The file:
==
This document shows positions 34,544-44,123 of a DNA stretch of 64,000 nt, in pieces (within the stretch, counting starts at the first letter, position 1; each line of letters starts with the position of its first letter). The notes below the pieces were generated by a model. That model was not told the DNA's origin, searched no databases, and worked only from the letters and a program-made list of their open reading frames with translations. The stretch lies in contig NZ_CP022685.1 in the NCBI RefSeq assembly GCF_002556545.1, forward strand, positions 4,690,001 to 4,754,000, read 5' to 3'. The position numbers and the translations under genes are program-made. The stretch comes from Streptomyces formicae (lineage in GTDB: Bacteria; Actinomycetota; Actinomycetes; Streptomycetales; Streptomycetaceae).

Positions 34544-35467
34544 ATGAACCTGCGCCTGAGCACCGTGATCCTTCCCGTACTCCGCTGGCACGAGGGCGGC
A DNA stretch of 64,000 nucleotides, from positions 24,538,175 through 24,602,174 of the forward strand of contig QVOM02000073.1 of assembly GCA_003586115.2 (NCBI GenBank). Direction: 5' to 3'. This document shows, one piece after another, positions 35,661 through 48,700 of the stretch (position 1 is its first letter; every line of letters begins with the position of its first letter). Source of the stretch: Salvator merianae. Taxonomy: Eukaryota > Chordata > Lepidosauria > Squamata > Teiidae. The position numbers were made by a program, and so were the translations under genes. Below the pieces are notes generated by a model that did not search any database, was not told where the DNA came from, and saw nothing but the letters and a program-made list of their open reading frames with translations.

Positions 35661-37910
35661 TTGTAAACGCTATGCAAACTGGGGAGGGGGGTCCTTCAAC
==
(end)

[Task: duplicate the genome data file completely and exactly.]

This document shows positions 34,544-44,123 of a DNA stretch of 64,000 nt, in pieces (within the stretch, counting starts at the first letter, position 1; each line of letters starts with the position of its first letter). The notes below the pieces were generated by a model. That model was not told the DNA's origin, searched no databases, and worked only from the letters and a program-made list of their open reading frames with translations. The stretch lies in contig NZ_CP022685.1 in the NCBI RefSeq assembly GCF_002556545.1, forward strand, positions 4,690,001 to 4,754,000, read 5' to 3'. The position numbers and the translations under genes are program-made. The stretch comes from Streptomyces formicae (lineage in GTDB: Bacteria; Actinomycetota; Actinomycetes; Streptomycetales; Streptomycetaceae).

Positions 34544-35467
34544 ATGAACCTGCGCCTGAGCACCGTGATCCTTCCCGTACTCCGCTGGCACGAGGGCGGC
A DNA stretch of 64,000 nucleotides, from positions 24,538,175 through 24,602,174 of the forward strand of contig QVOM02000073.1 of assembly GCA_003586115.2 (NCBI GenBank). Direction: 5' to 3'. This document shows, one piece after another, positions 35,661 through 48,700 of the stretch (position 1 is its first letter; every line of letters begins with the position of its first letter). Source of the stretch: Salvator merianae. Taxonomy: Eukaryota > Chordata > Lepidosauria > Squamata > Teiidae. The position numbers were made by a program, and so were the translations under genes. Below the pieces are notes generated by a model that did not search any database, was not told where the DNA came from, and saw nothing but the letters and a program-made list of their open reading frames with translations.

Positions 35661-37910
35661 TTGTAAACGCTATGCAAACTGGGGAGGGGGGTCCTTCAAC